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Biometric Scanners - Scott Adams' Blog

Biometric Scanners

Apple’s new iPhone will have a fingerprint reader on the home button for security.

Imagine if the government required fingerprint scanners on any new phone sold after a certain date. And then imagine the government requiring phone companies to phase out service to any cell phone that doesn’t have a fingerprint sensor.

Now imagine that your phone becomes your only wallet and only means of paying for stuff. That seems likely at some point. The government won’t print cash forever, and credit cards are redundant with your phone.

What would that world look like?

For starters, it would be the end of a lot of crime. The government would know who was doing what and where it was happening. There would be no such thing as committing a crime and going on the run unless you had friends buying you food and necessities with their own phones. And even then the government could detect who your friends and family are and look for spikes in their food-buying patterns.

As I’ve written before, the apps and services that would be possible in a world where people have no privacy would be incredible. Life is mostly about moving people and things from wherever they happen to be to where they could better be used. When all the people and products in the world have a location and a history that is known to all, life could become almost magical. Your hotel room would adjust its temperature to your preferences before you finished checking in at the lobby. Every car on the road would have multiple passengers, cutting traffic and commute times in half. And those cars will drive themselves. When you approach any computer screen, your phone will act as the brains and bring up your home screen.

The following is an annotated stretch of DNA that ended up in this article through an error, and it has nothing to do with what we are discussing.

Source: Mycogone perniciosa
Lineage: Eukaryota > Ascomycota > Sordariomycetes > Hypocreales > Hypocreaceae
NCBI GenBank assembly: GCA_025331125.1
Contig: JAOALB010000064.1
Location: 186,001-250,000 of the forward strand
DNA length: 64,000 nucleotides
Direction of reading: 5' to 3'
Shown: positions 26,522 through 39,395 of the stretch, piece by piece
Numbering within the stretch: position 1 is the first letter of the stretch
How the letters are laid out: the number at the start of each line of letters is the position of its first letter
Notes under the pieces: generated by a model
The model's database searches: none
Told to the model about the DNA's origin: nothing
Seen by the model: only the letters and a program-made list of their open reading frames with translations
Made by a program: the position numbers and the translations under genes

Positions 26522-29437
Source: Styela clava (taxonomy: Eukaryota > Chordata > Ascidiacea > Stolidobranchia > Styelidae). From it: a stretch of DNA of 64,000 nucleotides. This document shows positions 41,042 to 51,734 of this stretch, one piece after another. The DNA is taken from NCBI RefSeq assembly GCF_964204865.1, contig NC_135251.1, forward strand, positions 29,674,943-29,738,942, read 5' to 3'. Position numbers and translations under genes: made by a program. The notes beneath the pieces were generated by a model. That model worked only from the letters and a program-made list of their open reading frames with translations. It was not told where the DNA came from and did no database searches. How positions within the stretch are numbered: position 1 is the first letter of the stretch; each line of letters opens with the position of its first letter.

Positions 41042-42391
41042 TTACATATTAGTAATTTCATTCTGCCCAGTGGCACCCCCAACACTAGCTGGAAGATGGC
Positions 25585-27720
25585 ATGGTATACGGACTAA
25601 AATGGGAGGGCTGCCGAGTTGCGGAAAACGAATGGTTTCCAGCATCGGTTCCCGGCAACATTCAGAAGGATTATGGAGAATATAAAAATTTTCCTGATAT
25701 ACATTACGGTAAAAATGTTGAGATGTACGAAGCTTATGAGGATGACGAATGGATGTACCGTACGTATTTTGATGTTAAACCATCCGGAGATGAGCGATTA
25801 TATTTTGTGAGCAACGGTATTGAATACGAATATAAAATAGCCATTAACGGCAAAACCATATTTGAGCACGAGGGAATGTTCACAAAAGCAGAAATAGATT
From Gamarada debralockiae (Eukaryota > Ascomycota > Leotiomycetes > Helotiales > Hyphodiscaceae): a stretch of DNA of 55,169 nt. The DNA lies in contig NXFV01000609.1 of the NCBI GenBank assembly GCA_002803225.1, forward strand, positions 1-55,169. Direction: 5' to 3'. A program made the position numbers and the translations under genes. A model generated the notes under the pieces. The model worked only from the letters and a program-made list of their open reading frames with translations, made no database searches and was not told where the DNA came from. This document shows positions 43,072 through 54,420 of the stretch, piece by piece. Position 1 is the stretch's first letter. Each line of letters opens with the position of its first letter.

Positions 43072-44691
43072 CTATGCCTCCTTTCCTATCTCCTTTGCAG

So that part is all good.

The only downside is that the government in such a world would have complete control over the people.

That’s a large downside.

But by then the government might have the highest approval rating of all time simply because life is so pleasant and the economy would be turbo-charged by all the new possibilities that come out of knowing where everyone is and what they want.

I’m an optimist, so I wonder if there is any future technology that will help citizens control their governments and neutralize the risks that stem from a total loss of privacy.

I think there is.

For starters, the government could make it illegal to campaign in any fashion but on the Internet, which would be free to any legitimate candidate. The process would involve local candidates winning in their own towns, even if they are running for national office, before competing in, for example, a county-wide election and then statewide and finally national. By the time the election reaches the national level, the number of candidates would be down to a handful. And no campaign money would have tainted the process.

Then I’d want more transparency on the workings of government itself. So let’s say government officials are required by law to hold work-related meeting in rooms that are wired to record everything happening. Every meeting would be encrypted and stored on government servers. One would still need a court order and a good reason to view any recordings, but I have to think it would keep most politicians from doing anything too outrageous. Even their phone calls would be recorded.

People could still meet in person to collude and scheme. But in today’s world I think that would seem like too much trouble. Ninety percent of government corruption would disappear overnight if all government conversations were recorded.

If public oversight of the government stays as is, it would be risky for citizens to give up too much privacy in return for a better economy and richer life. But if technology allows citizens to better monitor their elected representatives, perhaps that restores the balance of power.

The question of the day is this: If the government said it would record all of its own conversations, would you be okay with a law requiring fingerprint scanners on all future phones and a phase-out of cash and physical credit cards over time? Let’s say it’s a ten year plan.

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